David Brommer on Composition
David Brommer, manager of the B&H Event Space, has contributed to a recently published book entitled, "Composition: From Snapshots to Great Shots." I recently had the opportunity to talk with David about the chapter he wrote, and he provided me with some interesting and thought-provoking insights.
Chris: Tell us what your chapter in this book brings to the table.
David: My chapter brings topics that aren’t frequently discussed in the dialog of composition. A big one is history. I’ve found that many photographers lack a good background on art history, not to mention photography history. How this will actually help you make better photographs is questionable, but as a reference point, being fluent in art history can help you find inspiration for better image making. I also feel strongly that to move forward, you have know where you have been, and what better way to start than by looking at compositions by Giotto or Botticelli.
Chris: In the chapter, you talk a bit about Studium and Punctum. What’s that all about?
David: I am a fan of Jacques Derrida’s concept of deconstruction. I feel that stripping down your image of all its trappings, all its subject matter, and delving into the essence of the image and the mechanics of how your viewers will judge or accept the image, is key to creating “better” images—images that garner more attention. This is illustrated by Roland Barthe in Camera Lucida, as he spoke about breaking down an image into two categories: Studium and Punctum. At the heart of any image, one or the other will dominate, and the more difficult to attain is Punctum. You will really have to read the chapter to understand this, but know that if you have deconstructed your image beyond subject, beyond technique, beyond intention or story, the image will hopefully contain a good measure of either Studium or Punctum.
Chris: In your chapter you also write about balancing negative and positive space. There are lots of people that may just be getting into photography (like students) who will have no idea what this means. Can you explain it in plain English?
David: Good design embraces balance of positive and negative space. Positive space is comprised of the subject and its supporting elements, while negative space surrounds the positive, almost like a frame. They are yin and yang—both working in harmony to make the composition more visually pleasing. When I make images, I seek a good balance of the two, and being cognizant of positive and negative space while integrating them is key to great compositions.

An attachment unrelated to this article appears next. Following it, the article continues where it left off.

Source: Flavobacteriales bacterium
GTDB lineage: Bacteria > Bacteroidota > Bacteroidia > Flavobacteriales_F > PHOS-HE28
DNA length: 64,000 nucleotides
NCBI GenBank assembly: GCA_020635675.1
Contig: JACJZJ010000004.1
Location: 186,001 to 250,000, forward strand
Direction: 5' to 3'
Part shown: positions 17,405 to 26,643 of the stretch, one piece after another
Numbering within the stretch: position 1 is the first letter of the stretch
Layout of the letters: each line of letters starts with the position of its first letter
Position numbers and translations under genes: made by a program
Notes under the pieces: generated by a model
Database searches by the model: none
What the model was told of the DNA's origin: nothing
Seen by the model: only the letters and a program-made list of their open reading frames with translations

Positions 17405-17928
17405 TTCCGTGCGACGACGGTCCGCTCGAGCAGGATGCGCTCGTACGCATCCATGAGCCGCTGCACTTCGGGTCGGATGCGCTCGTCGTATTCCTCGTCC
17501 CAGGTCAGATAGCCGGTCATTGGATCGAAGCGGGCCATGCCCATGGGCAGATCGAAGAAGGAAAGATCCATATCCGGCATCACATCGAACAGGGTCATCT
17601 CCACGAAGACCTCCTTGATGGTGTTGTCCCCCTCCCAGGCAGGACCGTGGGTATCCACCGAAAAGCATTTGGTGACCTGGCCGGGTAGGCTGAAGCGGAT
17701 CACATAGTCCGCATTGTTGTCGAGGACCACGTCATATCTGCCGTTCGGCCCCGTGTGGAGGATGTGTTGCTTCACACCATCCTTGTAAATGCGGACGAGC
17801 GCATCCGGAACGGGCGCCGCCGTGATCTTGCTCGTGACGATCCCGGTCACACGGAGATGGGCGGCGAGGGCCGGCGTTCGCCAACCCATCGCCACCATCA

Chris: You’ve got some wonderful images in this book. Who, do you feel, were the main influences in your photography?
David: In the early part of my career I would get to my assignments early and pore over American Photographer Magazine while waiting in my trusty Dodge for the shoot start-time. An assortment of famous photographers of the 70’s and 80’s were my early inspiration, from Chip Simmons to Jerry Uelsmann to Dianne Arbus and Helmut Newton, and others. Richard Avedon was so influential on me that in Seattle, during the Suspect Photography years, I got a nickname, “Daviddon”. Funny you ask about influences. They can be risky, because they can absolutely influence your image making in such deep ways. For instance, I was obsessed with my subjects having an unfettered voice. I found the Hi-Key white background perfect to this end, a technique that Avedon was known for. A great photographer, and one who’s subject matter was very enticing to me, is Joel Peter-Witkin. His imagery is so complex and visually busy, it could be called an antithesis of Avedon’s style. My style was heading in the clean-and-uncluttered mode. Witkin would derail this and cause me “visual confusion,” so I avoided exposure to Witkin for years. I’m happy to report that now I have several Witkin monographs in my library and I enjoy him, because I got to where I wanted to go, photographically style-wise at the time. The lesson here is being careful of those influences—they can take you on roads that you may not want to travel, or they can be distractions. Heroes are good; just study the ones on your side of the fence until you feel your voice is being clearly spoken visually.